In my experience, it is the college classmates, teammates, and housemates around you that will generally define your happiness. Looking back, I wish I had:

Selected my early friends more carefully - these are the ones who truly define you.

Spend time with older people in the community - these are the ones who show you the paths of your future.

Strived to actively meet people who are very different than me - these are the ones who cause you to re-evaluate yourself and the beliefs you hold so dearly.

I was fortunate enough to graduate from Dartmouth after only three years because I had worked hard and had enough course credits to graduate. So, rather than stick around on campus, I moved to China and spent seven months in rural Anhui province learning Chi- nese and exposing myself more to Chinese culture. It was in this moment, when every single person around me was very different than me, that I truly realized the meaning of your community defining you.

I realized that you find comfort among those who are similar to you and growth from those who challenge you.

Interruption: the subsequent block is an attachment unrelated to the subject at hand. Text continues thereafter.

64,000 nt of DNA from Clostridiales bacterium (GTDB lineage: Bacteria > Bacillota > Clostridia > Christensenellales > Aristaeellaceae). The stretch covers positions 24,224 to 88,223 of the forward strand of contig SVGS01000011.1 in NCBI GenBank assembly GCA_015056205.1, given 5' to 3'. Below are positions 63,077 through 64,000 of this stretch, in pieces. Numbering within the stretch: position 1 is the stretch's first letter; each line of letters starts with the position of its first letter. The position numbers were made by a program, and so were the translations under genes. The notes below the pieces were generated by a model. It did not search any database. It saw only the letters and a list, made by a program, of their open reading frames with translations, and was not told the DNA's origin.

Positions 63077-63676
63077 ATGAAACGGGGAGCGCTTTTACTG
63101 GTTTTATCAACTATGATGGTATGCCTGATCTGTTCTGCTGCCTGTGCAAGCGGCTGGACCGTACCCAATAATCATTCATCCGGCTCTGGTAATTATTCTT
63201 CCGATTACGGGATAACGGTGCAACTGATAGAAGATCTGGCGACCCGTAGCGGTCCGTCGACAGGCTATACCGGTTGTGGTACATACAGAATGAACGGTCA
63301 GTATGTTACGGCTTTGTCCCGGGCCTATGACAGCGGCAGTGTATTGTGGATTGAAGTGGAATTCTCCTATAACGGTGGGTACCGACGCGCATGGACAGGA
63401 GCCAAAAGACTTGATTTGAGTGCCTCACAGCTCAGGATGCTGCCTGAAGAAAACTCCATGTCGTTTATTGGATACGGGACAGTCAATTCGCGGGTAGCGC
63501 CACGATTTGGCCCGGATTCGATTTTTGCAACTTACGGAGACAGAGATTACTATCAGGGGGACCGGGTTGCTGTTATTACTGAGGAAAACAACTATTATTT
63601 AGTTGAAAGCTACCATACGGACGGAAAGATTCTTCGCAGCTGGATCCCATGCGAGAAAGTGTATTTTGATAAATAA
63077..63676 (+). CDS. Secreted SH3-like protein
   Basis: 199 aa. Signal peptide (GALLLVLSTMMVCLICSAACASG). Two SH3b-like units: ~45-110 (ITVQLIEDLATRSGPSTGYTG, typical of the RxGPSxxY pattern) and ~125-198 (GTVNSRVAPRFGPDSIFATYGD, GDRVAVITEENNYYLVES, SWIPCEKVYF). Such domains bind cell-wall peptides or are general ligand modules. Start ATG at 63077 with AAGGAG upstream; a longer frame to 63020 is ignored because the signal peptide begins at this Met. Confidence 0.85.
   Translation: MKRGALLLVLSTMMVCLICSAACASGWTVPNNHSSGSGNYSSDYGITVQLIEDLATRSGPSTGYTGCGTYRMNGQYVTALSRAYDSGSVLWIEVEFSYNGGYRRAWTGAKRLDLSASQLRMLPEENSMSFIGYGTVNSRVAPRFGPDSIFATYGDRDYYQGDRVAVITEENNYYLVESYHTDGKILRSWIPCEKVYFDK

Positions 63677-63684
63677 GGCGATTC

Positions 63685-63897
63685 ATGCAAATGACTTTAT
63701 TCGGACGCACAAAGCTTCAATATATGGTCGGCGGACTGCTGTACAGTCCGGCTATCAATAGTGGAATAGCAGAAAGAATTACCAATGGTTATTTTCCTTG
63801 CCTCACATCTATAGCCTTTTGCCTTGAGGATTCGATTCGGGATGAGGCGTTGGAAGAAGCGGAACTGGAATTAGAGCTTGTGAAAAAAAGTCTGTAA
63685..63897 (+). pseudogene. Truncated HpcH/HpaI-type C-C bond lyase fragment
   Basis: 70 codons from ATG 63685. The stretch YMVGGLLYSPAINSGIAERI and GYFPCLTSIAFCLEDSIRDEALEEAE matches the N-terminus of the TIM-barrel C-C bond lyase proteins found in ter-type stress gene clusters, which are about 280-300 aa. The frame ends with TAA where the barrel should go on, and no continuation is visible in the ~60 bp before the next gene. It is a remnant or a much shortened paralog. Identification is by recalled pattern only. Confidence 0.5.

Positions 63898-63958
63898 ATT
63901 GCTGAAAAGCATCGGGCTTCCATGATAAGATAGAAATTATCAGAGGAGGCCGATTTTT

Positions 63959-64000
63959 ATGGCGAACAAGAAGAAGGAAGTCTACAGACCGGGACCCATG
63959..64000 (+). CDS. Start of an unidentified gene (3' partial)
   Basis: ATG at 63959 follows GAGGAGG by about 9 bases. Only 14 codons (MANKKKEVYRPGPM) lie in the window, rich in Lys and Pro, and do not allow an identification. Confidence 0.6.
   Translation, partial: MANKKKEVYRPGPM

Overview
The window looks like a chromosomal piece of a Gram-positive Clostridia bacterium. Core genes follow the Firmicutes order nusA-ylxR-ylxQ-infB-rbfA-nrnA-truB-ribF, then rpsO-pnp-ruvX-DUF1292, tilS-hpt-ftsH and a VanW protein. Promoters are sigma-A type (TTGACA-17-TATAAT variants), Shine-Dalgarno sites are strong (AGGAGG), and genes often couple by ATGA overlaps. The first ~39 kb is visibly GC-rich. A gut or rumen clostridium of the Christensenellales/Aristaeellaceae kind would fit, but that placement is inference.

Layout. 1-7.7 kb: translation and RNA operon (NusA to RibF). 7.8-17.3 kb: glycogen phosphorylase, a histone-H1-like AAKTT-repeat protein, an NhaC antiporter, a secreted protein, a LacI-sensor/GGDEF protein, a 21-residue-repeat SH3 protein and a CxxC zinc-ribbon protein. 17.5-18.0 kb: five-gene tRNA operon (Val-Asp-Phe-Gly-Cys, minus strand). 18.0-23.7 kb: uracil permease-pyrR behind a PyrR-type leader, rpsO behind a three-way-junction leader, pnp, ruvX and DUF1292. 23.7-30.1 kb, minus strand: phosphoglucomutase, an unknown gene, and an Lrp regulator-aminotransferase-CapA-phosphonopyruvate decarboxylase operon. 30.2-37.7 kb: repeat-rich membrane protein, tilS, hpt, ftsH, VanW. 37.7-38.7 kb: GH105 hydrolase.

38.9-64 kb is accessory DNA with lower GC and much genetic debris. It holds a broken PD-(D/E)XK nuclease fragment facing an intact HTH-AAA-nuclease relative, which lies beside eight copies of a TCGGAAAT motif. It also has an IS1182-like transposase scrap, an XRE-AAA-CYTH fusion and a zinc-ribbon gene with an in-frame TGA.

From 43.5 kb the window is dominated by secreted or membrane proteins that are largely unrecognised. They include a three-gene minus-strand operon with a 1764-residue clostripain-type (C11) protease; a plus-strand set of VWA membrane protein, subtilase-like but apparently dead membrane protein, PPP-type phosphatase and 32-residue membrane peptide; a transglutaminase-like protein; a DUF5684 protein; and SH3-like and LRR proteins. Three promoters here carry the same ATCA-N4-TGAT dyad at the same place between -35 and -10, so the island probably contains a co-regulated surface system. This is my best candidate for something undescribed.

Your Community = Growth

You will come out of college or university a different person than you went in. This is ac- tually the goal of college or university, believe it or not. And if you remember these three simple mathematical formulas, I hope you will find the growth you are looking for in your- self.

Pain + Reflection = Growth Stress + Rest = Growth Your Community = Growth

Rather than seeing college as a time to tick boxes and prepare for the next step, please view it as an opportunity to grow as an individual. The habits of growth you form during college are likely to define how quote unquote successful you will be in your twenties and thirties.

These habits of growth are: to reflect on your mistakes and grow from them, to take enough rest when you need to, and to invest time with only the highest quality people you can surround yourself with.

Please let me close with the following: I believe that [redacted] is an amazing place and creates such an amazing [redacted] family for these exact reasons. Encouraging you to reflect on your mistakes, taking time for yourself, and investing time with the best people. To close, please help me simultaneously congratulate all of the graduates and thank the amazing [redacted] team and family for their amazing accomplishments, year in and year out.

Have a memorable afternoon, everyone. Congratulations to all!